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Bruce Cassidy tries to restart Bruins

New coach wants faster pace, increased secondary scoring, more accountability from players

by Amalie Benjamin @AmalieBenjamin / NHL.com Staff Writer

BOSTON -- It was the first full day of the new era, the first day without press conferences and controversy and a coach getting fired. It was the first day of Bruce Cassidy instead of Claude Julien, a chance for a revamp and a restart and, perhaps, a resurgence of a floundering team.

The ideas had started being put in place on Tuesday, as Cassidy, the newly named coach of the Boston Bruins, ran his first practice. But by Wednesday it was all his: his team, his concepts, his ways of doing and teaching and leading. It was too soon to know much of anything.

But it was a start.

"We're not going to reinvent the wheel system-wise," Cassidy said after replacing Julien on Tuesday. "I thought there's a lot of good things in place. We're just going to try to tighten up a few areas; in our own end, in terms of getting pucks back a little quicker, and then hopefully at the offensive end, being more opportunistic with our chances. That's easier said than done."

Video: Bruce Cassidy talks about getting the team on track

The message had been refined by the next day, as he sought to find fixes with the Bruins unable to attack the net enough, unable to find the right shots amid the NHL-leading number of shots on goal per game (34.5) they've taken. There has to be more secondary scoring, he said, with more defensemen supporting the rush and players not necessarily labeled as goal-scorers scoring goals. There needs to be more accountability from players who are not playing up to their skills and their past performance.

"A little bit more of trust your skills, use your skills, to separate down low in the [offensive] zone to create something for yourself, especially against the teams that play man-to-man," Cassidy said. "You're here for a reason, because you have ability, use it, whether it's your body size, whether it's your foot speed, your IQ, or all of the above; use that a little more and have some confidence to do that without … making high-risk plays."

At least those are the plans.

"You get snippets," forward David Backes said about the future under Cassidy. "He certainly likes to teach and likes to point out the small details that we can be better at. We've had a few days of that, a few day of up-tempo. We're going to need great efforts and more great efforts than we've had in the past in order to beat teams in a tough league. The message has been sent: The status quo is not good enough."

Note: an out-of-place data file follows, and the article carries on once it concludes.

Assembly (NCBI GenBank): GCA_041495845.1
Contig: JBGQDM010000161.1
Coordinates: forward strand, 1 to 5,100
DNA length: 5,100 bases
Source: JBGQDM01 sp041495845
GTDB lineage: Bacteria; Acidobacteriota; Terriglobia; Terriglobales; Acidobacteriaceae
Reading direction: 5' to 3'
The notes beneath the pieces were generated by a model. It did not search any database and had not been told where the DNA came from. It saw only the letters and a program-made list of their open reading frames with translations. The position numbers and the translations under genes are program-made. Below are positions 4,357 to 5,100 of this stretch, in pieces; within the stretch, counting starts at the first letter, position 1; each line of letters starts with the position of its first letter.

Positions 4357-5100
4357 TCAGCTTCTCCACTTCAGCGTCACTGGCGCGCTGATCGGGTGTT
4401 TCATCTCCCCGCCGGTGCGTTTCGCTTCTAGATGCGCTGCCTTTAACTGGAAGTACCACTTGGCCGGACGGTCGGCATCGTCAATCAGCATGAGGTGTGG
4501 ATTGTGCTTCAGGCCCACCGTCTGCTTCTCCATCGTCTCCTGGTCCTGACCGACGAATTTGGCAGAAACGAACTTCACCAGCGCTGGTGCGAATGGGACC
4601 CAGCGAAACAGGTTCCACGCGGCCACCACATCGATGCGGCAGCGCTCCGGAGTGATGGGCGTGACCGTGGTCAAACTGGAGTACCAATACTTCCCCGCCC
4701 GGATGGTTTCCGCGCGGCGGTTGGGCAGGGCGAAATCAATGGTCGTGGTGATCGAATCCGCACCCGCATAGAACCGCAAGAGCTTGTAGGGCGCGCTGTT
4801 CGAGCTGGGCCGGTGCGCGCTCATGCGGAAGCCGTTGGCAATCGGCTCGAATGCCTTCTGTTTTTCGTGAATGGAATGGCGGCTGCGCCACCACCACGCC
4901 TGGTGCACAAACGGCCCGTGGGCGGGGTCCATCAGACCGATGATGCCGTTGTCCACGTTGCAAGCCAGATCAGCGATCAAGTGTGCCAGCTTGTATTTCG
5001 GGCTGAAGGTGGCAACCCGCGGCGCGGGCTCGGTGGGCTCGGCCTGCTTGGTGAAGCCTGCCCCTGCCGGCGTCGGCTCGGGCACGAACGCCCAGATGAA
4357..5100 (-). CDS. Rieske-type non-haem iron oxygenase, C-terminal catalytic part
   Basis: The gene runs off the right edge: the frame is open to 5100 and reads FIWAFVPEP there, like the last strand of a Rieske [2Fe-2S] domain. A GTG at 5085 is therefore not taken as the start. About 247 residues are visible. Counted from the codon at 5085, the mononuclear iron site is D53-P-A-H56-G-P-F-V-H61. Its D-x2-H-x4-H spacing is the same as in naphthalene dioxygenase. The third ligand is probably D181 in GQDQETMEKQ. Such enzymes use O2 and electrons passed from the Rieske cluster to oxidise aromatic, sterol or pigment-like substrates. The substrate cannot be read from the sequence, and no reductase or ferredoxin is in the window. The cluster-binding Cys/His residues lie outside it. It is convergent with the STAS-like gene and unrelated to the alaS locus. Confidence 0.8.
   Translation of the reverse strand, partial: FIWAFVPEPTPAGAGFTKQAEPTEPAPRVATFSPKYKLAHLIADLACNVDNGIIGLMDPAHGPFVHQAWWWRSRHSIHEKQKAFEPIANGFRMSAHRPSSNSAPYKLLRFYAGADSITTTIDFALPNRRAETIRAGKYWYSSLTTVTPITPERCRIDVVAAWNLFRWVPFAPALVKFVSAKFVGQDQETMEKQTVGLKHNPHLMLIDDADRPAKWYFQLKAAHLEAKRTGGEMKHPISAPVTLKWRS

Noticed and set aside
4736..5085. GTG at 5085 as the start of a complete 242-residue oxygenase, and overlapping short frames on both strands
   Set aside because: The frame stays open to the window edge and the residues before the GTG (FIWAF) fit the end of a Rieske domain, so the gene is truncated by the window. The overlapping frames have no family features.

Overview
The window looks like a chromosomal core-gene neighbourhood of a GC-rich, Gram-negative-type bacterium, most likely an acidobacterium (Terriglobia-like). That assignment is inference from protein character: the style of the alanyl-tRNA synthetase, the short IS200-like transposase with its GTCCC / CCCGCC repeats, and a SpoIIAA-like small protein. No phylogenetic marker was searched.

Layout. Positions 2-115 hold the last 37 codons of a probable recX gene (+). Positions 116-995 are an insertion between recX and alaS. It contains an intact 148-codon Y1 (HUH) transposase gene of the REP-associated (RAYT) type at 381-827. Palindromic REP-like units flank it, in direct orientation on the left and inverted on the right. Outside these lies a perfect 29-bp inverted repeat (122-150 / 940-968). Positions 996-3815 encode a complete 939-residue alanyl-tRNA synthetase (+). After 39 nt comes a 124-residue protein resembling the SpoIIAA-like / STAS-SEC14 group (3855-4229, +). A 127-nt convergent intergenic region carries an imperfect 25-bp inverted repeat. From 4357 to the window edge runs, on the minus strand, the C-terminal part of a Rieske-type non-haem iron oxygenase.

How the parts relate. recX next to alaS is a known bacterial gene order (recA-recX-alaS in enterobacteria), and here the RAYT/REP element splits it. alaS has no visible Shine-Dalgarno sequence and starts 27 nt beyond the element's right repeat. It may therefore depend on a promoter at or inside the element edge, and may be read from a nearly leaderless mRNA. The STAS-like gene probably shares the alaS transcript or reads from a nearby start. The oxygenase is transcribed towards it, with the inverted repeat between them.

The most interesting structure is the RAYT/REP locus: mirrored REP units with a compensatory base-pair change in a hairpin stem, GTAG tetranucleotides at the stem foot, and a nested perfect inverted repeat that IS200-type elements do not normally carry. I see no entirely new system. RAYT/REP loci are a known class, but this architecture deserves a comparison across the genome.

The concept is that things will get faster for the Bruins, starting in practice, where Cassidy has vowed to pick up the pace. The plan is to, as he put it, be "playing on our toes as opposed to our heels," beginning with the game against the San Jose Sharks at TD Garden on Thursday (7 p.m. ET; SN360, SNW, TVA Sports, NESN, CSN-CA, NHL.TV).

Video: Billy Jaffe on Claude Julien, Bruce Cassidy in Boston

One of the knocks on Julien, generally unfairly placed, was that he wasn't particularly good at integrating and utilizing young players; Brad Marchand, among others, would object to that. However, Cassidy, who spent the previous five seasons coaching Providence of the American Hockey League and working to turn young talent into NHL players for the Bruins, will not get such criticism.

That could be important.

During his first two days, Cassidy has repeatedly mentioned underperforming forward Ryan Spooner, who has yet to adapt to playing wing or prove himself good enough as a full-time center, which is where Cassidy will try him first.

"There's a previous relationship that I think is positive for most of these players, so I have to build on that," Cassidy said. "The American League is certainly not the NHL. There's things you have to do differently, but it's still coaching. You're still teaching. You're still motivating your players. So hopefully there's that mutual respect between player and coach that I have because I've been there with them."

For Cassidy, this is as much about him as it is about the team. When he was 37, he got a chance to coach the Washington Capitals; he lasted 110 games, from the start of the 2002-03 season until he was fired on Dec. 10, 2003. He is 51 now, a veteran of the AHL and the slog it can sometimes take to regain a footing in the NHL.

Video: Reaction to Julien being relieved of his duties

No final decisions will be made on the position for 2017-18 before the offseason, according to general manager Don Sweeney. Cassidy will get the rest of the season to prove himself, then will be a candidate, along with others that Sweeney is compiling now, for the permanent role.

This was always the hope for Cassidy, something he said he told Julien when they sat down for their interview before Cassidy was elevated from Providence to the NHL staff this season. At that time, he said, there was no timeline for again reaching his goal.

But the time has come. It is his team.

So what can he do that Julien didn't? What can he bring that Julien couldn't?

"We're going to find out soon enough," Cassidy said.

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